The thyroid gland makes two main hormones – thyroxine (T4) and tri-iodothyronine (T3). T4 is produced in significantly greater quantities (a ratio of 17:1) than T3 whilst T3 is the more active hormone of the two. In fact T4 functions as a pro or storage hormone, it does not enter the cells and is biologically inert. In circulation, most T4 is bound to specific transport proteins.
These transport proteins, produced by the liver – thyroid binding globulin (TBG), transthyretin and albumin – carry T4 and T3 to the tissues, where they are cut from their protein-carriers to become free T4 and free T3 and bind to thyroid hormone receptors (THRs) and thus exert their metabolic effect. Therefore it is critical that your doctor tests both free T4 and T3, as it is the unbound hormones that are able to do their job.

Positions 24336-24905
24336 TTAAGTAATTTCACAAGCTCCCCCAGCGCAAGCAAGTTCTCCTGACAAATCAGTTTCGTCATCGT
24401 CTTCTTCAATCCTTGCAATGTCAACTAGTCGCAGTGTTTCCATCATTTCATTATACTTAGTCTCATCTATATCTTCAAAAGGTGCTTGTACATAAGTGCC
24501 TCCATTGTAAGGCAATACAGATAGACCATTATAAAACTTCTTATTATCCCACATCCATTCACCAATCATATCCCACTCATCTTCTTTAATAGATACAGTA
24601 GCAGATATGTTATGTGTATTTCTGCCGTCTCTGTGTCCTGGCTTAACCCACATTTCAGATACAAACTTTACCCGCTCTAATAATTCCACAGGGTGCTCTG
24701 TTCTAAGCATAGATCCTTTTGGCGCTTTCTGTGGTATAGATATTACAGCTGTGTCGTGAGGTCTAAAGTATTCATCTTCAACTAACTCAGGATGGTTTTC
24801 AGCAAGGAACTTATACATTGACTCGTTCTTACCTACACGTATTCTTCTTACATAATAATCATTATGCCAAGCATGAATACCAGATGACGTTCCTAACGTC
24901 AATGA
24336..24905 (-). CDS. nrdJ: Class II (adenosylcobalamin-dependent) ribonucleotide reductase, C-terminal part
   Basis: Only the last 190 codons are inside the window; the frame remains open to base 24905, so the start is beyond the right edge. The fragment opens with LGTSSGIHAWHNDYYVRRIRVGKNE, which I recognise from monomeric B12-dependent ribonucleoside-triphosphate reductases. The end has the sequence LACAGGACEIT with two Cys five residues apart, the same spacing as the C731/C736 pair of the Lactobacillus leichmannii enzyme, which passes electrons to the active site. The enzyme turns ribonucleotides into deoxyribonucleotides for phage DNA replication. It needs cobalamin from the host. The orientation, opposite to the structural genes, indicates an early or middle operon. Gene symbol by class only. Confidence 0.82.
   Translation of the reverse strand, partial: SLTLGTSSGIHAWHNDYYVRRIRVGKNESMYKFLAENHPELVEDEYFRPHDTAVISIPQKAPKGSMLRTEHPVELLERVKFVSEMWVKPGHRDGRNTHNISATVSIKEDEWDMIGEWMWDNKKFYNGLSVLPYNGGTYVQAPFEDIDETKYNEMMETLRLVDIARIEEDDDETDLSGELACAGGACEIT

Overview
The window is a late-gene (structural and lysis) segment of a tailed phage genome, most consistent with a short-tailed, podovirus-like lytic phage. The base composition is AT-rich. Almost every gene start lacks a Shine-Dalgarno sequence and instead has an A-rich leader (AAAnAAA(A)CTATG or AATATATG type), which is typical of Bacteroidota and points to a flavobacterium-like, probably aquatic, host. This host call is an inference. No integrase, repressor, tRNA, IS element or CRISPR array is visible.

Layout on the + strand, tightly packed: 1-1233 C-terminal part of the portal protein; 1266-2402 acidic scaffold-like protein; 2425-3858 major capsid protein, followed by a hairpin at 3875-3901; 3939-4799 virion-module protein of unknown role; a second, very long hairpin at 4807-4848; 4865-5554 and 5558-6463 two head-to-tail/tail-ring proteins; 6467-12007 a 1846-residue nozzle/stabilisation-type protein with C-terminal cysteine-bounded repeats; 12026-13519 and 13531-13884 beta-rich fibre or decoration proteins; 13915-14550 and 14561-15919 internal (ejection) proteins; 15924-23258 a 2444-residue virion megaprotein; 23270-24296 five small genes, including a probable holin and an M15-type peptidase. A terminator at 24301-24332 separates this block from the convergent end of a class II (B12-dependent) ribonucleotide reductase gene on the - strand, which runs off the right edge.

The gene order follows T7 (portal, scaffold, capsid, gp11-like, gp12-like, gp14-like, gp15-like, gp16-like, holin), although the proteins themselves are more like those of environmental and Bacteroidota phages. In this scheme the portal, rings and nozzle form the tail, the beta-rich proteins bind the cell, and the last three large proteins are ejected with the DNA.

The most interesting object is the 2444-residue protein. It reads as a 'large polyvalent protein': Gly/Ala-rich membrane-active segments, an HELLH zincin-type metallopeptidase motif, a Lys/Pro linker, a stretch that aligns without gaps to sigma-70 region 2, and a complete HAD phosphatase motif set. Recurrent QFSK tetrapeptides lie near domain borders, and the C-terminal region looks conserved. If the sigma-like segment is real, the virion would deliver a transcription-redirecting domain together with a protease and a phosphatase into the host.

Unfortunately many GPs will only test for T4, total or possibly free and, like me if your body cannot convert T4 to T3 then a true picture of your thyroid health will not be obtained. You may have a normal blood level of T4, total or free, but it can’t be utilized by your body. The optimum levels for these tests should be roughly mid-range, however if either or both are high/low or a combination of the two there generally is an issue.
Remember we are looking for optimum health – not ‘within range’ which in mainstream medical terms can often translate to near enough is good enough despite clinical symptoms!